You are enough, I am enough, just the way we are. In fundamentalism, love comes with pre-conditions… God loves you, BUT you are going to hell if you don’t believe that Jesus is the son of God and the only true way to heaven… oh and also you need to witness to everyone around you because it is up to you to save them (well God, really, you can’t do sh*t right by yourself, but still you need to tell them about God and how much he LOVES them)… also make sure you go to Church, pray every day, watch your mouth, don’t get mad, and DEFINITELY don’t have pre-marital sex or, gasp, be gay. WHEW… but other than that (and lots and lots of other rules that I could list but would take up multiple blogs) you are fine.
What if there were no requirements for love? What if we were good enough, just the way we are? Is that such a radical concept? What a relief it would be to know that no matter what, we were okay. I don’t think that it is asking too much of a supposedly all loving, all knowing, benevolent God (if you believe in one), or from each other, to acknowledge that this life is really hard and that we, for the most part, are doing the best we can. We have to deal with enough bullshit without having to worry about whether or not we are doing enough to please God in addition to our bosses, our co-workers, our friends, our Twitter followers, our Yelp! reviewers, our Facebook followers, etc., etc. It’s no wonder that we are as stressed out as we are and never feel like enough because there are, quite frankly, very few places left (if any for some) to feel loved without judgement… and if we can’t count on God to be there for us no matter what, then where does that leave us? Surely we, and God, can do better.
All I ever wanted was to feel safe…to know that there was something or someone out there that would take care of me, love me, hold me, and protect me no matter what I said or did. I heard growing up that the unconditional love of God was so much deeper and more powerful than the love of a mother or father that it was incomprehensible. Yet I grew up terrified of God. I carried with me a deep sense of groundlessness, that I was never safe, never okay, never enough.
I was a prayer warrior. I can remember as a young child I had a book that highlighted different countries around the world, their poverty rates, and more importantly, the percentage of their population that was Christian. I would pray fervently that God would save those who did not believe in Him, while all the while obsessing over whether or not he was punishing me for my sins. I genuinely believed that if a severe thunderstorm came through, it might be my fault because of a lie I had told or an “evil” thought I had had. If there was a God, and I was sure that there was, he was angry. We always talked about the fact that “God is a personal God” and “He cares about you and knows you better than you know yourself”. Well I got that he was was my personal God and was watching me… But his caring was conditional, and he was vengeful.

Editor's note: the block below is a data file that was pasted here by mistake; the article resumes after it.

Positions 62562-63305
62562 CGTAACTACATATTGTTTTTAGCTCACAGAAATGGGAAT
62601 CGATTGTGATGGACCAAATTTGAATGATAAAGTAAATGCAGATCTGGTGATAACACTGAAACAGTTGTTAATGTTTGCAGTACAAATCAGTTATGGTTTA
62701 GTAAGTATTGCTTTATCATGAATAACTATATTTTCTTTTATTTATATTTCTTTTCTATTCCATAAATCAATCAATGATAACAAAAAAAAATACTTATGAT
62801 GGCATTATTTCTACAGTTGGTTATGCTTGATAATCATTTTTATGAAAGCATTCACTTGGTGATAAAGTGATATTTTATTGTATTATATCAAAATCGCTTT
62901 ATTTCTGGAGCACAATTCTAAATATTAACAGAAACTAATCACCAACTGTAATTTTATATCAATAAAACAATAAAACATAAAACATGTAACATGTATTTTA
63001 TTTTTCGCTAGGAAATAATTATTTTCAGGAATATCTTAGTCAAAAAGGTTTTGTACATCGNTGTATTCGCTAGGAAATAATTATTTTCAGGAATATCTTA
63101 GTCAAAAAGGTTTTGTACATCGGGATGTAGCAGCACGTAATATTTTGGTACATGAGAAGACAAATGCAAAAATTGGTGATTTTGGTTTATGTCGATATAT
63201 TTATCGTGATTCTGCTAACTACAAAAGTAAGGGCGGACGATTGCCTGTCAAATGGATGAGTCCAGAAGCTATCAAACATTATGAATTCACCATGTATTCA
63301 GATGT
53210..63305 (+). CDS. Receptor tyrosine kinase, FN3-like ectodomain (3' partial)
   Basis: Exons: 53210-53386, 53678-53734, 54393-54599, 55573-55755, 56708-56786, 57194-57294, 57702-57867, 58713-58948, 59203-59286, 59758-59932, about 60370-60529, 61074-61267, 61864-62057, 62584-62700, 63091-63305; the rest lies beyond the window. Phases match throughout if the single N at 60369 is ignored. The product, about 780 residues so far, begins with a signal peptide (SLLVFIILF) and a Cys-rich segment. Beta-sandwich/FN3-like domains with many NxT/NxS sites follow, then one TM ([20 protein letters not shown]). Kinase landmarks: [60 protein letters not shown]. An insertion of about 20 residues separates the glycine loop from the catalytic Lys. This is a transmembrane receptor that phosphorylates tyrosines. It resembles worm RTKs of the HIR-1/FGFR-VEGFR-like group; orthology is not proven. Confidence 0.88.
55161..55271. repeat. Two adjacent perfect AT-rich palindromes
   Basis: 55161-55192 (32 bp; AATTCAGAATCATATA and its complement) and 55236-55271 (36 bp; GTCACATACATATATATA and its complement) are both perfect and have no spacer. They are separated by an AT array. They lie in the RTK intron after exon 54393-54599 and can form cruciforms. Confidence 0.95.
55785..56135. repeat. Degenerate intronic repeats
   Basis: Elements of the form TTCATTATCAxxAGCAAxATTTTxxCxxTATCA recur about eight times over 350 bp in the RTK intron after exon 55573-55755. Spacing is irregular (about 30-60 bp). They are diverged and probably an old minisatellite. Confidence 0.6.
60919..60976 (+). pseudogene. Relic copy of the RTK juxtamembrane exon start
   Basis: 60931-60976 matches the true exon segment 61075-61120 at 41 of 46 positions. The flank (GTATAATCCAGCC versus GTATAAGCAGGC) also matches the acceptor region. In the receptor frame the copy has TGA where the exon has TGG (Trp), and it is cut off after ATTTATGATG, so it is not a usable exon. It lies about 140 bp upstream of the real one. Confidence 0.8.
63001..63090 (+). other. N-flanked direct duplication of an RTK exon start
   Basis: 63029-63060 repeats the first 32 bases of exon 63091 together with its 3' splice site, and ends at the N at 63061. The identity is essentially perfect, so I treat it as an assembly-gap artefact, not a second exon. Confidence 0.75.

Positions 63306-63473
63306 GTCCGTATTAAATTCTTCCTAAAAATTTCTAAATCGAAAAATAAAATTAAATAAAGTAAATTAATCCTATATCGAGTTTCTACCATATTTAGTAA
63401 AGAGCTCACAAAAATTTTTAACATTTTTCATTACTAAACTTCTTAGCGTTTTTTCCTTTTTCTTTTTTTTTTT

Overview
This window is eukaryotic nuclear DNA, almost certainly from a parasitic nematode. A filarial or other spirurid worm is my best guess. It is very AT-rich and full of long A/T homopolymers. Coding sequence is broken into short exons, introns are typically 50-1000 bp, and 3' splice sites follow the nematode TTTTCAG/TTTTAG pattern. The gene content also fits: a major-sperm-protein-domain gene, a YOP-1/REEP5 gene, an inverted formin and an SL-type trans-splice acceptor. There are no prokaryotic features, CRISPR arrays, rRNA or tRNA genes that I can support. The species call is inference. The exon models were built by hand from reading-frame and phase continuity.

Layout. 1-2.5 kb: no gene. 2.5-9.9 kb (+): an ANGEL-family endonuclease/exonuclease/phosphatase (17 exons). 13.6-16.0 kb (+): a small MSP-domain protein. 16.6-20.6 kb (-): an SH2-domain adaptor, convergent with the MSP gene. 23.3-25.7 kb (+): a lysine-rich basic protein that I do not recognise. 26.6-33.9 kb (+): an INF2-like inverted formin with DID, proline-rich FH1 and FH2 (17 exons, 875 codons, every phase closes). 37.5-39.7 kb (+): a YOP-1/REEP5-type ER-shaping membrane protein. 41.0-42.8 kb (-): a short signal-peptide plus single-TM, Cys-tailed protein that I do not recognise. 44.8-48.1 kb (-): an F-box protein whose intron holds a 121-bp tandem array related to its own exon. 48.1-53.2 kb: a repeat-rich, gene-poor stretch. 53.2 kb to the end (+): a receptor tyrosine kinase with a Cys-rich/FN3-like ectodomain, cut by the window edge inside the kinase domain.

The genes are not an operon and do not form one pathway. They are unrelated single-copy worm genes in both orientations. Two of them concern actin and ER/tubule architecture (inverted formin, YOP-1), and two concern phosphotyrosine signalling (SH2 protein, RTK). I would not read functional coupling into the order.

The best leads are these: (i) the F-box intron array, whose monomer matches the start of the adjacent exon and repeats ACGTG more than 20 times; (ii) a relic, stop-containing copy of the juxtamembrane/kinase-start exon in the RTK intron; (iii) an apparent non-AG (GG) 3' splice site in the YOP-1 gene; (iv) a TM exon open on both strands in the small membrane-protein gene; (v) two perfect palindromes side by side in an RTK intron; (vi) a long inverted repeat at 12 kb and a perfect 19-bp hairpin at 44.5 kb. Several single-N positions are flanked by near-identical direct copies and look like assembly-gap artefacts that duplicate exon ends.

Looking back on it now these beliefs seem silly and nonsensical; but I am older now, and have the gift of reason. It also makes me angry, because I know I still carry a lot of fears and insecurities born out of this dogma and also know that many still suffer because of these teachings. While I am not an atheist, in many ways I find it much preferable to believe in no God than one that saves some, damns others, and is always watching and waiting to punish us for our “sins”; a God that is waiting on a five year old child who should be playing outside with friends to bow to him in prayer to save others in a far away land.
If God is just a more powerful version of a human being then what are we gaining by trying to spread the “good news”? I mean if the end result is that some of us get “saved” and the rest go to hell for eternity, where exactly does the “good” part come into play? And if the idea of God as presented through fundamentalism is supposed to bring comfort and security, then perhaps we should go back and ask my five year old self how well that worked for him as he sat terrified in the basement while the thunderstorms rolled through.